Slow as molasses, thick as a brick…

When I fell in love with Mel, a long-time, close friend (a gay man) said he hoped that I wasn’t pursuing a lesbian relationship just because I’d given up on men. I assured him this wasn’t the case, I wanted very much to be with her. It was not because I didn’t have a boyfriend at the time or felt that I couldn’t get one. Never mind that I’d always made terrible choices in men anyway. I had always believed in loving the individual, not the package.

Not too long after getting together with Mel, I was looking at some old journal entries I’d made in my early twenties. I’d written several entries about my ‘open-mindedness’ or interest in women. I didn’t remember writing them and they made me realize my feelings about women were always there. I just hadn’t been paying attention most of the time. I certainly never felt I was in the closet – it was more like I didn’t even know I had one.

Just recently, after discussing my 20th high school reunion with a friend, I was thinking about the people I would see if I went to the reunion. I ticked them off in my head, remembering each person and thinking about how long I known them and whether it was really important to me to see them. During this process, I remembered one girl that I’d known since kindergarden. She lived down the street and I always wanted to play with her but every time my mother called her mother to set up a play date for us, she never wanted to. I mused to myself ‘she was my first crush.’ Wait, what was that? Then it hit me like a ton of bricks… the girl was my first crush. At age five. I was quite suprised with myself, for remembering it now and so naturally thinking of it like that.

Over time, pieces of my life’s puzzle have floated to the surface of my consciousness. They’re memories of fleeting moments that provide further confirmation that I’ve always liked women that way. I’m sometimes sad because I feel like I missed a lot. That if I’d realized my preference at a younger age perhaps I wouldn’t feel as much of an imposter now, as I sometimes do. I would have liked to be moving forward with who I am instead of spending time spinning my wheels with who I wasn’t. Like I want more experience behind me, even if the experience isn’t all good. Coming out has been entirely too easy. Strange thing to say, I know. And no one, not my family* and certainly not my friends – was surprised. I know it’s really stupid to miss the juvenile angst of it all and it makes no sense to have melancholy feelings for something that didn’t happen. I also know that had I gained this consciousness about myself in any other way I wouldn’t have what I have now. I would be a completely different person in a completely different situation.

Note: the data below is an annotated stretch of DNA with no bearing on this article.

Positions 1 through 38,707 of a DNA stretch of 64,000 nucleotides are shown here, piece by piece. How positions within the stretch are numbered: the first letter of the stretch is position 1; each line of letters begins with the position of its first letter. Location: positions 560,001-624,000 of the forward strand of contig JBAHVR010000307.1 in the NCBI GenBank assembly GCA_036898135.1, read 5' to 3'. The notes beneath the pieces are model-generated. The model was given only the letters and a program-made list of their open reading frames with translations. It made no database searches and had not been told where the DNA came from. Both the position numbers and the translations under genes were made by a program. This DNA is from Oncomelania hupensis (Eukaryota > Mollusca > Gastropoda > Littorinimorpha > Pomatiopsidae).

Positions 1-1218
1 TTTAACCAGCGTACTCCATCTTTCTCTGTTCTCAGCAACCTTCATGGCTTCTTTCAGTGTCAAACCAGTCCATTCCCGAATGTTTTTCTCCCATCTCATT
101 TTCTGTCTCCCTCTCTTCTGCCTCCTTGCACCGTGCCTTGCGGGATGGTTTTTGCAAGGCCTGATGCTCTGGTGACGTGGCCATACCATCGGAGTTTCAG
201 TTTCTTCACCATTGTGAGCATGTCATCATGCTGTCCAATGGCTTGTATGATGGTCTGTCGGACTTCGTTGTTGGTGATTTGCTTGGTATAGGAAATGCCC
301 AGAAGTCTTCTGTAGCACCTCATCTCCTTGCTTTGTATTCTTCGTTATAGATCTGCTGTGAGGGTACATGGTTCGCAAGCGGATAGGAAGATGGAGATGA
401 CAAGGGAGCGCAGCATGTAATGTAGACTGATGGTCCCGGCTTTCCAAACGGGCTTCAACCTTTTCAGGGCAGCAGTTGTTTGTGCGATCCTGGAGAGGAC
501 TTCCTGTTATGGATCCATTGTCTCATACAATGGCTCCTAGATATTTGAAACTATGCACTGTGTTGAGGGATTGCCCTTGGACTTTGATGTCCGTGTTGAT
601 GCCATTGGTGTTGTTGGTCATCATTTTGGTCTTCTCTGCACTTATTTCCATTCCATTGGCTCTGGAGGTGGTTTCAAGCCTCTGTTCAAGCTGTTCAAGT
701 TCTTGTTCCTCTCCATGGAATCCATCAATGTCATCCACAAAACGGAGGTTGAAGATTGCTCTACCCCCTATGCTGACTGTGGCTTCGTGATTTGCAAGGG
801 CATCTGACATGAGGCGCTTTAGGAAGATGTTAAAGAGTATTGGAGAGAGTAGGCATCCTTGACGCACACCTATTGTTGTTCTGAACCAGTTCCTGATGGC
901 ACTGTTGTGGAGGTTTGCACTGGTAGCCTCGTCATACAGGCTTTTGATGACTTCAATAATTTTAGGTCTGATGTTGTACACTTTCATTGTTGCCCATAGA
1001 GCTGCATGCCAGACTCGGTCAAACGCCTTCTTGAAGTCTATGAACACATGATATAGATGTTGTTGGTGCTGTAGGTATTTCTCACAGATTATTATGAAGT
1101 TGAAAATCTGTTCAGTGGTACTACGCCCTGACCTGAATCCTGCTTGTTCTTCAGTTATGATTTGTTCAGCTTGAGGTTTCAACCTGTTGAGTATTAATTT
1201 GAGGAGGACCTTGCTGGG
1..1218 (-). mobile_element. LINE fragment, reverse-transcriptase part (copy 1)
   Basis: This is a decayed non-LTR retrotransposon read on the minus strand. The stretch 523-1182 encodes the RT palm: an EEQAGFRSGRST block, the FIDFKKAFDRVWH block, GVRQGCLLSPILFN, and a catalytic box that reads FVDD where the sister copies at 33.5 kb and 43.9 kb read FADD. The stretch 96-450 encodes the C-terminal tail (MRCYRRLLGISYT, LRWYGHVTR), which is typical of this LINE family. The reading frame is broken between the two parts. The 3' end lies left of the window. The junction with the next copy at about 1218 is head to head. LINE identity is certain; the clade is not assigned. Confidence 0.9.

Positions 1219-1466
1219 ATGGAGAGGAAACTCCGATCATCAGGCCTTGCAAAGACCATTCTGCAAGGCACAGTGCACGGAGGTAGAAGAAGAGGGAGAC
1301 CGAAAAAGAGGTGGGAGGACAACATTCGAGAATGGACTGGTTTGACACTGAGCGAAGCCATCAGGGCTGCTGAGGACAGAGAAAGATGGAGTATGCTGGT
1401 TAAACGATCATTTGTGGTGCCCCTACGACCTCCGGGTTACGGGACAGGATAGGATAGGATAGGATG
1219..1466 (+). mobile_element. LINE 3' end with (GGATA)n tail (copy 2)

*Except my mother, and that’s a story for another day.


  1. My first crush was on my neighbor Sue Sculley. We were 5. She had a lisp and called herself Thue Thculley. She was really cute. They moved and my crush ended.

  2. Imposter? There is no such thing! You’re as real as they come, bird, because they come all ways (and I don’t mean that in any, er, untoward way, although if you wanna give it a dirty twist, be my guest).

  3. I had this experience going thru my high school yearbook after I came out. I realized those girls I admired … I had been crushed out on.

  4. you’re no imposter… you’re not ‘just visiting’ our lives, as they say. don’t worry about the juvenile angst — it’s not all it’s cracked up to be. in fact, it sucked. kids have it quite a bit easier today.

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